This section provides background on HIP. Given the tutorial nature This section provides background on HIP. Given the tutorial nature
of this section, readers that are familiar with what HIP provides and of this section, readers that are familiar with what HIP provides and
how HIP works may want to skip it. All descriptions contain how HIP works may want to skip it. All descriptions contain
references to the relevant HIP specifications where readers can find references to the relevant HIP specifications where readers can find
detailed explanations on the different topics discussed in this detailed explanations on the different topics discussed in this
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TCP connection is able to survive locator changes because the remote TCP connection is able to survive locator changes because the remote
host's identifier does not change. host's identifier does not change.
2.1.1. Identifier Format 2.1.1. Identifier Format
HIP uses 128-bit ORCHIDs (Overlay Routable Cryptographic Hash HIP uses 128-bit ORCHIDs (Overlay Routable Cryptographic Hash
Identifiers) [RFC4843] as identifiers. ORCHIDs look like IPv6 Identifiers) [RFC4843] as identifiers. ORCHIDs look like IPv6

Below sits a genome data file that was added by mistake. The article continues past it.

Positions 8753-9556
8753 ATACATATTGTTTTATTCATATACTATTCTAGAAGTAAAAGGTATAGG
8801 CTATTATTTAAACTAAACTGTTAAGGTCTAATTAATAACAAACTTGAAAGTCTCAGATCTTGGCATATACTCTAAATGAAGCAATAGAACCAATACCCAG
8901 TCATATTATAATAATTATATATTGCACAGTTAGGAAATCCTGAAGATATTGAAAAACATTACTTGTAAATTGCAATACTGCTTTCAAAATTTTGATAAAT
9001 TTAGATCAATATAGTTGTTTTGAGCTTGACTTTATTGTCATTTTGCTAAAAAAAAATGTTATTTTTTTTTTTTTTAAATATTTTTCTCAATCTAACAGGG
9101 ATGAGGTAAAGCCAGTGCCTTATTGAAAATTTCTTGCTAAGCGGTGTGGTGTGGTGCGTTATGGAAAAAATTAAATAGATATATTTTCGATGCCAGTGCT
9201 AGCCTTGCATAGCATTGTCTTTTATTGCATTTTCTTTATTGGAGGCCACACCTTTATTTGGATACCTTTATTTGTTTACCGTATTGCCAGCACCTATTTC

addresses but cannot collide with regular IPv6 addresses because addresses but cannot collide with regular IPv6 addresses because
ORCHID spaces are registered with the IANA. That is, a portion of ORCHID spaces are registered with the IANA. That is, a portion of
the IPv6 address space is reserved for ORCHIDs. The ORCHID the IPv6 address space is reserved for ORCHIDs. The ORCHID
specification allows the creation of multiple disjoint identifier specification allows creating multiple disjoint identifier spaces.
spaces. Each such space is identified by a separate Context Each such space is identified by a separate Context Identifier. The
Identifier. The Context Identifier can be either drawn implicitly Context Identifier can be either drawn implicitly from the context
from the context the ORCHID is used in or carried explicitly in a the ORCHID is used in or carried explicitly in a protocol.
protocol.